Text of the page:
Actors Mía Maestro and Jeff Kober star alongside Isaiah, who plays Brandon. Maestro’s credits include the 2014–15 TV series The Strain and the 2012 film The Twilight Saga: Breaking Dawn, Part 2. Kober’s credits include TV series such as The Walking Dead, Sons of Anarchy and China Beach. His movie roles include a part in the 2016 film Sully

Edery was among the first to join the project with one of his jobs being to secure funding for it, a role he relished considering the film’s subject matter.

“For me, I feel like my participation in the creation of the film was because of my K experience,” Edery said. “I was an anthropology-sociology major, and even before I had anything to do with film, I wanted to go into social justice and activism. A lot of the early projects that I produced were comedy based or random opportunities. There was nothing that felt like, ‘Wow, this is the type of story I want to tell.’ And then I read the script for Grassland. It was like a light flipped on in my head. The passion to do this project was inspired by me coming to K.”

Edery had previously reached out to Isaiah to connect as both were in Los Angeles, both were in the entertainment industry, and both were K alumni. Isaiah didn’t have a lot of time to meet until his work with Winning Time had finished, but when they finally got together, their networking proved to be mutually beneficial.

“We met for lunch and Adam slid the script to me,” Isaiah said of Grassland. “I read it and I loved it. It was beautiful and it had a lot of heart to it. I think that’s what pulled me to it, and with the K connection, I think there’s a different expectation you feel about certain people. Just meeting with him and hearing his thoughts about social justice made me feel very comfortable to work with him. I felt a kinship.”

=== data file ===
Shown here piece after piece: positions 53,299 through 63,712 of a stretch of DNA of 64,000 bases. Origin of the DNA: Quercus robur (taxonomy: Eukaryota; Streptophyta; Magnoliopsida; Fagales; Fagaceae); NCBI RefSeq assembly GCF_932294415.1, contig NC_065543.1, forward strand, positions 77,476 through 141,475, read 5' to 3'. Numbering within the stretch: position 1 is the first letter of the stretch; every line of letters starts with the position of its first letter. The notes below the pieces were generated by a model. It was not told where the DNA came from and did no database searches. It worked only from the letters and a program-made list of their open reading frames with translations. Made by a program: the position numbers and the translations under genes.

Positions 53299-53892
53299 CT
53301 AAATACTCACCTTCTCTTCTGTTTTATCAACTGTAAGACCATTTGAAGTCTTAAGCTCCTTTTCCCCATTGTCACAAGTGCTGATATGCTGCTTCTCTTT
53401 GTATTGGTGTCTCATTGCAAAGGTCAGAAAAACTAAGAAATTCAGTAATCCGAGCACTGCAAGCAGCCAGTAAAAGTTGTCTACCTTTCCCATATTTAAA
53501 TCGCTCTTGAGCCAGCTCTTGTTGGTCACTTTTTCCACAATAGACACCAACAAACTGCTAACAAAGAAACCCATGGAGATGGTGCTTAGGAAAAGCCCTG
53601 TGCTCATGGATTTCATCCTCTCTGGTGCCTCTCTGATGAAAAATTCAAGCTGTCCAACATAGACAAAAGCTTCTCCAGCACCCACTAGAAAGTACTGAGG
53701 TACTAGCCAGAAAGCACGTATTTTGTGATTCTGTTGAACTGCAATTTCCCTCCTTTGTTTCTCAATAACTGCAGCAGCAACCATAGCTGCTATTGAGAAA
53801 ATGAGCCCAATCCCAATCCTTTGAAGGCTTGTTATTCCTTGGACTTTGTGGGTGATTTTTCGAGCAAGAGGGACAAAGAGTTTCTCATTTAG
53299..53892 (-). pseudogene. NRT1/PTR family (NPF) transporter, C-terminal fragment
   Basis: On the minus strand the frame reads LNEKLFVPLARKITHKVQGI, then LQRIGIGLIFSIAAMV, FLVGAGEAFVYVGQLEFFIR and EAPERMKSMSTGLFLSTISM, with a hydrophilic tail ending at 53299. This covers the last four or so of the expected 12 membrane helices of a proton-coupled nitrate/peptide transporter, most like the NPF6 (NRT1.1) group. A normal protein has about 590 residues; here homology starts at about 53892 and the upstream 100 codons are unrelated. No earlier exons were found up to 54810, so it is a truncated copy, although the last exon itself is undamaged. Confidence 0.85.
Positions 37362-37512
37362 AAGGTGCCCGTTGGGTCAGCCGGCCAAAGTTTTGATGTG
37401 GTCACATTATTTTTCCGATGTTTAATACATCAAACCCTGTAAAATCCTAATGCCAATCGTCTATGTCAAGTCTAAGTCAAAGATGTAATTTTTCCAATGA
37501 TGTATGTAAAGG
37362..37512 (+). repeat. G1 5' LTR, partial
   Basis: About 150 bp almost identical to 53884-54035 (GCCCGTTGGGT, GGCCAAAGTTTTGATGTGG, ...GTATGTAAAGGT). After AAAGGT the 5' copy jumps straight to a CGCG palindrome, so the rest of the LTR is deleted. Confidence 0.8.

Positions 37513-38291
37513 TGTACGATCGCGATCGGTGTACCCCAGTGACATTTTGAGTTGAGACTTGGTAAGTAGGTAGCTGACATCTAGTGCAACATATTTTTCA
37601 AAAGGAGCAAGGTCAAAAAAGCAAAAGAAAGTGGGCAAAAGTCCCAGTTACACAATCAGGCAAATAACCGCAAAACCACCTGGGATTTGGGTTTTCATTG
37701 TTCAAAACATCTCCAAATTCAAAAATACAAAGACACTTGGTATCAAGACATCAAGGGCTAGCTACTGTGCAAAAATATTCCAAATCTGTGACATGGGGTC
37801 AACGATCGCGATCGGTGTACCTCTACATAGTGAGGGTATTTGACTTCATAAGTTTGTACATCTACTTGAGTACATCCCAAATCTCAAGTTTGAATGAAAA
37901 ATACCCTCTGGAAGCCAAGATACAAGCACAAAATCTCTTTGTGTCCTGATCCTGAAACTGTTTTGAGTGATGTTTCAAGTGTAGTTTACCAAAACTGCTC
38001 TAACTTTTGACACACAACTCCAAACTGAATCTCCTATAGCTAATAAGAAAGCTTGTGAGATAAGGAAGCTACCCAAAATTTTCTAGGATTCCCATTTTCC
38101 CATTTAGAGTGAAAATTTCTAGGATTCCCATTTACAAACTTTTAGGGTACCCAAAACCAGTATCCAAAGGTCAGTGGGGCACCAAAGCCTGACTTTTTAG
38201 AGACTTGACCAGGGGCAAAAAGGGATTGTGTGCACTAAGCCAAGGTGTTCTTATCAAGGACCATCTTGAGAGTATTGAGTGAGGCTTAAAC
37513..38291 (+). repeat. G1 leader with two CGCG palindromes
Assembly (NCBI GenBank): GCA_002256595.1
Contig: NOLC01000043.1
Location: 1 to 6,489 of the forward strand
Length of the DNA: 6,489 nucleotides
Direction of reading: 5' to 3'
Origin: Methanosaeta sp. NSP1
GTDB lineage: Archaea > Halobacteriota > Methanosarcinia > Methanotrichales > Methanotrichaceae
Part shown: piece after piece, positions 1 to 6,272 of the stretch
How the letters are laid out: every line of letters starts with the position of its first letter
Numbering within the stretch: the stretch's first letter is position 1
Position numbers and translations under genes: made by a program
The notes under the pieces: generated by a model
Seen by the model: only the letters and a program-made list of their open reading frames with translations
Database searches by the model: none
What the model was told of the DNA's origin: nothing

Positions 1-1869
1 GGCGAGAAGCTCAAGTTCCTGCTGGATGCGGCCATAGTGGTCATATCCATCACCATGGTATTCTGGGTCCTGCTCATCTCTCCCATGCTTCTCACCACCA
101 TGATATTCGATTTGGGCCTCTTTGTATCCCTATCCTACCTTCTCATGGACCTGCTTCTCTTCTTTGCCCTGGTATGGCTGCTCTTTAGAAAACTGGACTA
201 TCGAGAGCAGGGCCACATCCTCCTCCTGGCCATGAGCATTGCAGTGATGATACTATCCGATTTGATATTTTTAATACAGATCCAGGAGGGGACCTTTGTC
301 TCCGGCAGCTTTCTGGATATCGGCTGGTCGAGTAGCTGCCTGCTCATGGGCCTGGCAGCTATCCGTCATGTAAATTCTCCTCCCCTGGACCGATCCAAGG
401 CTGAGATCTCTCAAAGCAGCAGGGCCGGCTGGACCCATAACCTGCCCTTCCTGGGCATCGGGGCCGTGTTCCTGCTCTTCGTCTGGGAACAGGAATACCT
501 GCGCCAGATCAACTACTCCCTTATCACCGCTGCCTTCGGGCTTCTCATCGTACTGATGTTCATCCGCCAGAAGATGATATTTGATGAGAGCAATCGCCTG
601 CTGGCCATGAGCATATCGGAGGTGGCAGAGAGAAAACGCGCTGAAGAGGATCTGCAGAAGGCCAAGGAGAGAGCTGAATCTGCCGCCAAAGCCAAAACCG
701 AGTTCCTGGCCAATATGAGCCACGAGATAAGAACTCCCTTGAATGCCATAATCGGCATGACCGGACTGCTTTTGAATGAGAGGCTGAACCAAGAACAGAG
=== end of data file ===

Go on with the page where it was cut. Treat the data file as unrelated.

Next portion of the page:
Edery never had a doubt that Isaiah would flourish in his role as Brandon, but the producer said watching Isaiah act in person was amazing.

“I was blown away while watching him on set,” Edery said. “I always knew that Quincy is a super nice, hard-working, super talented actor, but I had never been there before to see him physically act. I remember a graveyard scene where it felt like I was looking at a different person. I think that’s a testament to how great Quincy is as an actor and how he crushed the role by pouring himself into it. When we watch it on screen, it almost doesn’t register that I’m watching Quincy. It’s like me and Quincy are watching Brandon.”

Beyond the film’s acting talent, Edery hopes the film will be known for asking its audiences an important question: How did we get here?

“The movie takes place in 2008 and something Quincy and I talk about is that this film has no villain,” he said. “It doesn’t say the police officer is the villain or that Sophia, who is growing weed, is the villain. It points at the system in place. Then being in 2023, it forces us to ask, ‘What are the systems that allowed us to have 40,000 people in prison for something that’s legal in Michigan now?’”